On a more serious note, here’s yet more unsatisfactory advice from the NYT Magazine Sunday “Ethicist”.
Our university’s faculty club gives members a $2 discount on lunches. A colleague, not a member, habitually cheats the system by claiming the discount. He is now up for tenure. Based on our department’s criteria, he is indisputably qualified, yet I’m inclined to vote against him because of his dishonesty and its potential extension to his research. May I reject him professionally because of his lunch behavior? Anonymous, California
The Ethicist’s Answer:
If you’re eager to respond disproportionally to a colleague’s petty transgression, why not just go over to his house and shoot him? That’ll teach him to cadge a $2 discount.
I realize that his repeated paltry swindles must rankle, and they do add up. Under the circumstances, you may deny this fellow your friendship, but you may not deny him his job.
There’s more I haven’t quoted, but even in full I find this answer very unhelpful. (For example, if the advice is to tattle to the faculty club management, this seems quite likely to lead to the sort of stink that gets back to the administration and would likely have some effect on a tenure decision…)
I do think that fraud or theft, if proved beyond reasonable doubt, is a reason to deny someone tenure, especially in a law school; the only issue here for me is only whether there’s a de minimis exception. I’m not sure it makes any difference if the person were fiddling expense accounts or diddling the faculty club for a discount. Either way, doesn’t it suggest a lack of basic rectitude? And isn’t that relevant?
On the other hand, my instinct is that most non-work-related personal issues that don’t rise to the level of illegality are not relevant to a tenure vote. If the candidate had a messy divorce from a charming spouse, that’s none of our business. And even if the candidate were a serial adulterer, as long as it didn’t involve students, I think I would turn a blind eye during the tenure vote. (Or at least that I ought to.) However, were I ever to encounter job-related cruelty to students, staff, or even colleagues, I’d certainly take that into account.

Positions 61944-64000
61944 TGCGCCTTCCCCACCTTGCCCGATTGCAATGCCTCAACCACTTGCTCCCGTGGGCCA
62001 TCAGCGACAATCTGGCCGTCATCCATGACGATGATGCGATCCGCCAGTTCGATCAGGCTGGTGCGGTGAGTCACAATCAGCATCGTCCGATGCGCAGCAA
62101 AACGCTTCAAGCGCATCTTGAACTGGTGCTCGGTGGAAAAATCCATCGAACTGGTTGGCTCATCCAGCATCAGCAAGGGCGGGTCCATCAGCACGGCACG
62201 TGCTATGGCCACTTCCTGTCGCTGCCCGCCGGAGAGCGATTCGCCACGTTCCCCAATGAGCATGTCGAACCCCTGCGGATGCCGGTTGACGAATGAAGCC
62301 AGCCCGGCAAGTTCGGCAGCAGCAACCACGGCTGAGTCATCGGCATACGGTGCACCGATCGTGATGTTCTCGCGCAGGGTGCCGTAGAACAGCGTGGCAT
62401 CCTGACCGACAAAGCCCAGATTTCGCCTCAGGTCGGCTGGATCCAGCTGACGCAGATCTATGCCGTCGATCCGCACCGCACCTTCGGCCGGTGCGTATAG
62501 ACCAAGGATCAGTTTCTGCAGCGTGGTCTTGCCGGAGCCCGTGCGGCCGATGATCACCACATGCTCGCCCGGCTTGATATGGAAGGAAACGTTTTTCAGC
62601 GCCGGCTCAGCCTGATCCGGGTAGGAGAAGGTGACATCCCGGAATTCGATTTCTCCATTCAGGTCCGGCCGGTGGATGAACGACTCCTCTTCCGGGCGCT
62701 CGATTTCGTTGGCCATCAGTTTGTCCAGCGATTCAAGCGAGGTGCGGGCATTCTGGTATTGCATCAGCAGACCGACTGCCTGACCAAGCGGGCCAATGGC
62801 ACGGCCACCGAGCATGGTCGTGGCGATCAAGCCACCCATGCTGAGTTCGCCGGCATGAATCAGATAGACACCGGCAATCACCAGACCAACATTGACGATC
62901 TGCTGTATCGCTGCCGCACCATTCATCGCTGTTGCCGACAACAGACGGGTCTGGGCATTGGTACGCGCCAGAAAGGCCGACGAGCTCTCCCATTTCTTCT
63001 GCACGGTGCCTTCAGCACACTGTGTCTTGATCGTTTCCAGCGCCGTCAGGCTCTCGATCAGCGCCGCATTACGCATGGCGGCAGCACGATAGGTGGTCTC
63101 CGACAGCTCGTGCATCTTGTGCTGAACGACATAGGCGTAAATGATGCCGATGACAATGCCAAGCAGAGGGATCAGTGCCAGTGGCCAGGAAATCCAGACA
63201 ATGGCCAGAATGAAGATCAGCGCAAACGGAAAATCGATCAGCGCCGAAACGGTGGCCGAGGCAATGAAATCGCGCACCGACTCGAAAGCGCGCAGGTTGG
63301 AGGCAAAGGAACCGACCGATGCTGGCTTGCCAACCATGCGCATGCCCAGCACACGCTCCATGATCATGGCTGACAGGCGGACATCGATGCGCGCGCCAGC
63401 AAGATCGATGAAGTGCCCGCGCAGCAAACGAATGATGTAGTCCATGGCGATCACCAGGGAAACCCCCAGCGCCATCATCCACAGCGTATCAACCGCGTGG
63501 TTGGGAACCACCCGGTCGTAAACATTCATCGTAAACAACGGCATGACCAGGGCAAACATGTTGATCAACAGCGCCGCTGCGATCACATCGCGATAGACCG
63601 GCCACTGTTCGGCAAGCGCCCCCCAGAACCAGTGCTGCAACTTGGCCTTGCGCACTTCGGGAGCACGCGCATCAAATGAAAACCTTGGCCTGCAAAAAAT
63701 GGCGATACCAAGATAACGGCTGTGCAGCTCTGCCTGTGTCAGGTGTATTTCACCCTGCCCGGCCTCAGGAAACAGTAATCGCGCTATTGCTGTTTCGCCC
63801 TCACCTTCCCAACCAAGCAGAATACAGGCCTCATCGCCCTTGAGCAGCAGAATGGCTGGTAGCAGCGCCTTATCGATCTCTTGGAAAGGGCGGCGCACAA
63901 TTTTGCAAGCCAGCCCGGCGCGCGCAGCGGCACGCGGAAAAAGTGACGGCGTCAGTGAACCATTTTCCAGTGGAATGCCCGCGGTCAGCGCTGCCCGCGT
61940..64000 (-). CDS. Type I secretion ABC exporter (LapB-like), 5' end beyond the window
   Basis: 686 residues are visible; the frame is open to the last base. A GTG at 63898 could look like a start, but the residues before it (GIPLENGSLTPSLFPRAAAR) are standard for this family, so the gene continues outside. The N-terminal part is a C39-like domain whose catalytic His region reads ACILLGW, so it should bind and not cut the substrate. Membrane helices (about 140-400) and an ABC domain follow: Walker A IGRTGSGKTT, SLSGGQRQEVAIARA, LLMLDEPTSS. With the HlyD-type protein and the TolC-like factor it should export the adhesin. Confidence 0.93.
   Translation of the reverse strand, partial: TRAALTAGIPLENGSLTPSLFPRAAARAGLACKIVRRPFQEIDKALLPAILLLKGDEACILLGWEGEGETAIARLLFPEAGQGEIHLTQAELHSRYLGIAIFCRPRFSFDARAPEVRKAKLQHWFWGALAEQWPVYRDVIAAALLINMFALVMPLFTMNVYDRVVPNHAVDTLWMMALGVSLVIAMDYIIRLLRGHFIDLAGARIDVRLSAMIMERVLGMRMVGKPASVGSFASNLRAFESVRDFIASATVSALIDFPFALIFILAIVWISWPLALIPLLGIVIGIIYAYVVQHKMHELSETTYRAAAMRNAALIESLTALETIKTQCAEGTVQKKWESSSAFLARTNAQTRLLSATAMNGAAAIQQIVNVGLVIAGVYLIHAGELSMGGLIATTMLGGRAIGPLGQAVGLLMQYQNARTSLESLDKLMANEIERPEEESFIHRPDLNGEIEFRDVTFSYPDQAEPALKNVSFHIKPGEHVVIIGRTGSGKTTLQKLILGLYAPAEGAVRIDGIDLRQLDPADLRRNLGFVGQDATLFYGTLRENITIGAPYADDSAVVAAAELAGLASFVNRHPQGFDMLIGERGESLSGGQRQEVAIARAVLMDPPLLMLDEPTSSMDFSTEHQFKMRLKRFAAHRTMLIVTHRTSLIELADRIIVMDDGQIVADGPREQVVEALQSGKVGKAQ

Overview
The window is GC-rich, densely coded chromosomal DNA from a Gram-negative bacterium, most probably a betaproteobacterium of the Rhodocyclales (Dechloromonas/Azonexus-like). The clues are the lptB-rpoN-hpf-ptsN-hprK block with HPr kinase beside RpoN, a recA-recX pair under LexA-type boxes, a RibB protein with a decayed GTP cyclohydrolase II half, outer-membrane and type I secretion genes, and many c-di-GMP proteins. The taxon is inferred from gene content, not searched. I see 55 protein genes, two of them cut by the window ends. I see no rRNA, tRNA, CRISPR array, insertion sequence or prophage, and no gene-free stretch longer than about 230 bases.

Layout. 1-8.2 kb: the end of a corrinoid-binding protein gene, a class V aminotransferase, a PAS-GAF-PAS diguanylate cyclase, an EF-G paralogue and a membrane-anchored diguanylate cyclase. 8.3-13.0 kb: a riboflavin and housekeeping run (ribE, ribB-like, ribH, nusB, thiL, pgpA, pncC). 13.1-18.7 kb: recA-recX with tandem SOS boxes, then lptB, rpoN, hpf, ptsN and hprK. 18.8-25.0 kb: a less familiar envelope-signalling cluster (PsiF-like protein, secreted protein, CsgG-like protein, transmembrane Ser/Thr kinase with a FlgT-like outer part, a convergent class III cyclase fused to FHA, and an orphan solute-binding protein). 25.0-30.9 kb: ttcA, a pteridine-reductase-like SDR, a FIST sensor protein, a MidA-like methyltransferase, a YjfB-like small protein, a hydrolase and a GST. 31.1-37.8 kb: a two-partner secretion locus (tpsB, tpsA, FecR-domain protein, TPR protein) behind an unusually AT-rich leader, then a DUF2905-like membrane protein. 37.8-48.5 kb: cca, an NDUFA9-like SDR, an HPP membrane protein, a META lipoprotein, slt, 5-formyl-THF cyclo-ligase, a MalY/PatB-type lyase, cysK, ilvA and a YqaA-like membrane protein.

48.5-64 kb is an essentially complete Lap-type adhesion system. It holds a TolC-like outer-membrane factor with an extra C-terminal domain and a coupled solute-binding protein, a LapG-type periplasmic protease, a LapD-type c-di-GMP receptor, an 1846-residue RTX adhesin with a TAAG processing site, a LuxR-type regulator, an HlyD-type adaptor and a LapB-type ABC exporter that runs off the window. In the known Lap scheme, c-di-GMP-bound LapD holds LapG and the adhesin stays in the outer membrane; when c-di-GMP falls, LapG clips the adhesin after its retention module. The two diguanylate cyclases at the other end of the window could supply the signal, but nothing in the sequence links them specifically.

So my questions to readers are:
1. Are my instincts on either of these questions wrong?
2. If my very much lower tolerance for law-breaking is the right standard, is it right generally, or is there a higher standard for law professors because of the nature of our enterprise? In other words, does it matter more if a teacher of tort is ethically elastic than it would in the cases of teachers of De Hooch, irregular verbs, Nietzsche, plate tectonics, Skinner boxes, statistics, or surgery?
[For debate over a somewhat related question, see the Yale Law Journal Debate Blog; there the question was whether to refuse to publish an otherwise worthy article due to qualms about offensive behavior by the author that had no direct connection to the article.]